353 F2d 675 National Labor Relations Board v. Primrose Super Market of Salem Inc

353 F.2d 675


No. 6438.

United States Court of Appeals First Circuit.

December 7, 1965.

Marcel Mallet-Prevost, Asst. Gen. Counsel, Arnold Ordman, Gen. Counsel, Dominick L. Manoli, Associate Gen. Counsel, Warren M. Davison, Martin R. Ganzglass, Attys., N. L. R. B., on memorandum for petitioner.

William F. Joy and Morgan, Brown, Kearns & Joy, Boston, Mass., on motion, for respondent Primrose Supermarket of Salem, Inc. Murray Brown, Boston, Mass., of counsel.

Before ALDRICH, Chief Judge, MARIS* and BURGER,* Circuit Judges.


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In this case, on April 7, 1965, we affirmed without opinion an order of the NLRB, 148 N.L.R.B. No. 66. Certiorari was denied, October 12, 1965, 86 S.Ct. 68. The employer seeks reconsideration by this court on the ground that the Board's decision is inconsistent with its subsequent decision in Clermont's, Inc., September 22, 1965, 154 N.L.R.B. No. 111.


In Clermont's the Board refused to find an employer who rejected a union's claim of representation guilty of a section 8(a) (5) unfair labor practice, accepting the employer's excuse that it had a bona fide, although possibly erroneous, doubt as to the appropriateness of the unit. The Board so held in spite of its conclusion that the employer had been guilty of some misconduct discouraging unionization in violation of section 8(a) (1). In the present case the Board found violations of section 8(a) (1), and found a section 8(a) (5) violation without explicitly deciding whether the employer's asserted doubts as to the appropriateness of unit were held in good faith. There is, however, an important difference. In Clermont's the Board found the section 8(a) (1) violations to be minor, and unconnected with the refusal to bargain. In the case at bar it properly found that the employer had been guilty of a substantial and continuing course of misconduct.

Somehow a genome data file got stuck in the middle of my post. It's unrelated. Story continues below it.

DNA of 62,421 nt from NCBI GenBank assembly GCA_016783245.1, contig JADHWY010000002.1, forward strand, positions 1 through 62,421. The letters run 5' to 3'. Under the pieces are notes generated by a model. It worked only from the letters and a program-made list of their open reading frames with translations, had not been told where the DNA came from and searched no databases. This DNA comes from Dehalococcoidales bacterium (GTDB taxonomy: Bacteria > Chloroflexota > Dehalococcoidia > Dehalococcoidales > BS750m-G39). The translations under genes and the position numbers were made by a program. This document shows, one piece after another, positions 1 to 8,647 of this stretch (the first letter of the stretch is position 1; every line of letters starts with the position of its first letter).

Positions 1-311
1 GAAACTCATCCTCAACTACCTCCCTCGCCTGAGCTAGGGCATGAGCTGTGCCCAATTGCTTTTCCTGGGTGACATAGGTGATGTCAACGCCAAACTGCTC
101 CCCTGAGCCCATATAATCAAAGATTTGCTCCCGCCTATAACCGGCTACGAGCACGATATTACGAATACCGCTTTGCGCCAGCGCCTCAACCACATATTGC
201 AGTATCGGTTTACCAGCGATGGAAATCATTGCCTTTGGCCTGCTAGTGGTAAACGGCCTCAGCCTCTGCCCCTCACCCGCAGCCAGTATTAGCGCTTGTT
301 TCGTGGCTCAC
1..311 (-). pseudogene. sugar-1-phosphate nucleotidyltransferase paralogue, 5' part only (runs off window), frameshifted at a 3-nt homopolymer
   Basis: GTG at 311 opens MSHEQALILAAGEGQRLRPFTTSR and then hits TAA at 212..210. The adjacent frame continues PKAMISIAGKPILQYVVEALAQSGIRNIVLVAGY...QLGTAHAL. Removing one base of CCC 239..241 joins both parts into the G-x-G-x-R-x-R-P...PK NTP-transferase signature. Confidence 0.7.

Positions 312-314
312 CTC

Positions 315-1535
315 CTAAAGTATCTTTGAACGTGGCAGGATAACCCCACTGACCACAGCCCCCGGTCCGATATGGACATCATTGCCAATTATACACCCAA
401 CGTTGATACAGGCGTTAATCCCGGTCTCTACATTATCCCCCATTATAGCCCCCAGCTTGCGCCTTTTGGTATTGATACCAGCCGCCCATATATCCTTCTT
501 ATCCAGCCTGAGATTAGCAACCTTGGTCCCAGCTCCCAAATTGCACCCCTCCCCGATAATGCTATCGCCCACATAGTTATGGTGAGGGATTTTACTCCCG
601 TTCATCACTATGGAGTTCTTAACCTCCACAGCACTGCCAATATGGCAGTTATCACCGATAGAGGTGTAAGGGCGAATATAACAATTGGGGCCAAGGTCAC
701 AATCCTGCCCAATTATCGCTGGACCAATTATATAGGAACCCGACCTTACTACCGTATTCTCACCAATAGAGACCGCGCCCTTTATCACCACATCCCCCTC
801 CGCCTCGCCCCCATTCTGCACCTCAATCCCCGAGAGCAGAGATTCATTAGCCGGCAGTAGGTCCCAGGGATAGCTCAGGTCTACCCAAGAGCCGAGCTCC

We think the Board may properly decline to consider good faith as a defense to a section 8(a) (5) charge when the employer has exercised manifest bad faith in its other responses to the same attempt at unionization. It seems entirely justifiable to rule that an employer who is improperly seeking to discourage unionization must take its chances as to the appropriateness of the proferred unit. We see no incompatibility between the Board's decision in Clermont's, Inc. and that in the case at bar.


The motion for reconsideration is denied.



Sitting by designation